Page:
An increasing portion of hospitalist groups have some pay tied to performance, and the portion of total pay tied to performance seems to be going up at least a little. It was 5% of pay in 2010 and 4% in 2011, compared with 7% in the 2012 survey.
Keep in mind two things. First, this 7% reflects the performance or bonus dollars actually paid out, not the total amount available. In other words, even if the median total bonus dollars available were 20% of compensation, hospitalists earned less than that. Some hospitalists earned all dollars available, and some earned only a portion of what was available. And second, some hospitalists fail to earn any bonus or don’t have one available at all. So the survey would show for them zero compensation tied to bonus.
Making Sense of the Numbers
If you follow the reasoning above, then you probably agree that if your goal is to match mean compensation from the MGMA survey (I’m not suggesting that is the best goal, merely using it for simplicity), then you would set nonbonus compensation 7% below median—as long as you’re likely to get the same portion of a bonus as the median practice.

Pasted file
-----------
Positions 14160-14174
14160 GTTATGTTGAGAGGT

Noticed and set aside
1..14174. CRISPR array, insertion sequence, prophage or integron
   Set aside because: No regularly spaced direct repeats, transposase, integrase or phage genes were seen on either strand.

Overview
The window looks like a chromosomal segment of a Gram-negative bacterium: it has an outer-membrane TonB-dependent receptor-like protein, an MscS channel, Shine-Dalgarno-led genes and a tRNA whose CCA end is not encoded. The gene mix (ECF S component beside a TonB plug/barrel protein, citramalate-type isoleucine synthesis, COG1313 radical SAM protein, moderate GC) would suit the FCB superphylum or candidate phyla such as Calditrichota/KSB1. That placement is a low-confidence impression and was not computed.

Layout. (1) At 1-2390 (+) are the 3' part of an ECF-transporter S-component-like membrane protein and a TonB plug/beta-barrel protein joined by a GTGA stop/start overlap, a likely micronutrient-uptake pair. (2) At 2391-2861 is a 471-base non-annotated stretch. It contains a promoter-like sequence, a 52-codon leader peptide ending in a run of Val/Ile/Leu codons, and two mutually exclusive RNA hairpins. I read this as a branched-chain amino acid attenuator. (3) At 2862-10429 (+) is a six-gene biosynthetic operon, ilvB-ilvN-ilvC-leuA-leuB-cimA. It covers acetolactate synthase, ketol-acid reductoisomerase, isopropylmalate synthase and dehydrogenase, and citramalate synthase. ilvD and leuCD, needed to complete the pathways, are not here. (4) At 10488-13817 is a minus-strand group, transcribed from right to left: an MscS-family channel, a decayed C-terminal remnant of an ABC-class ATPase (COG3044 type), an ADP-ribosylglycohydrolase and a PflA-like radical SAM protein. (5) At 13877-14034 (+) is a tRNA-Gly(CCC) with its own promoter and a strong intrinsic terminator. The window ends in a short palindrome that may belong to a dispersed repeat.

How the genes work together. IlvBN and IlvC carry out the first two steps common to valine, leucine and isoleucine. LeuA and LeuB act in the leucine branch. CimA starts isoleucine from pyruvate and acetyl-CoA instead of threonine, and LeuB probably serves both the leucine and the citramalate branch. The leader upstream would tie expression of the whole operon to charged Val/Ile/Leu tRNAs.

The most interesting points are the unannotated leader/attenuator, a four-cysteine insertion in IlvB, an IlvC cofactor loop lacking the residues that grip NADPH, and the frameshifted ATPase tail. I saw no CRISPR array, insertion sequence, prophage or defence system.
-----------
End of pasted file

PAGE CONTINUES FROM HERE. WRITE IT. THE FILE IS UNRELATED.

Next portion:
In some practices, performance thresholds are set at a level that is very easy to achieve, meaning the hospitalists are almost guaranteed to get all of the bonus compensation available. To be consistent with survey medians, it would be appropriate for them to set nonbonus compensation by subtracting all bonus dollars from the survey median. For example, if a $20,000 bonus is available and all of it is likely to be earned by the hospitalists, then total nonbonus compensation would be $220,000.
However, what if the bonus requires significant improvements in performance by the doctors (which seems most appropriate to me; why have a bonus otherwise?) and it is likely they will earn only 25% of all bonus dollars available? If the total available bonus is $20,000, then something like 25%, or $5,000, should be subtracted from the median to yield a total nonbonus compensation of $235,000.
I think it makes most sense to set total nonbonus compensation below the targeted total compensation. Failure to achieve any performance thresholds means no bonus and compensation will be below target that year. Meeting some thresholds (some improvement in performance) should result in matching the target compensation, and truly terrific performance that meets or exceeds all thresholds should result in the doctor being paid above the target.
Dr. Nelson has been a practicing hospitalist since 1988. He is co-founder and past president of SHM, and principal in Nelson Flores Hospital Medicine Consultants. He is co-director for SHM’s “Best Practices in Managing a Hospital Medicine Program” course. Write to him at [email protected].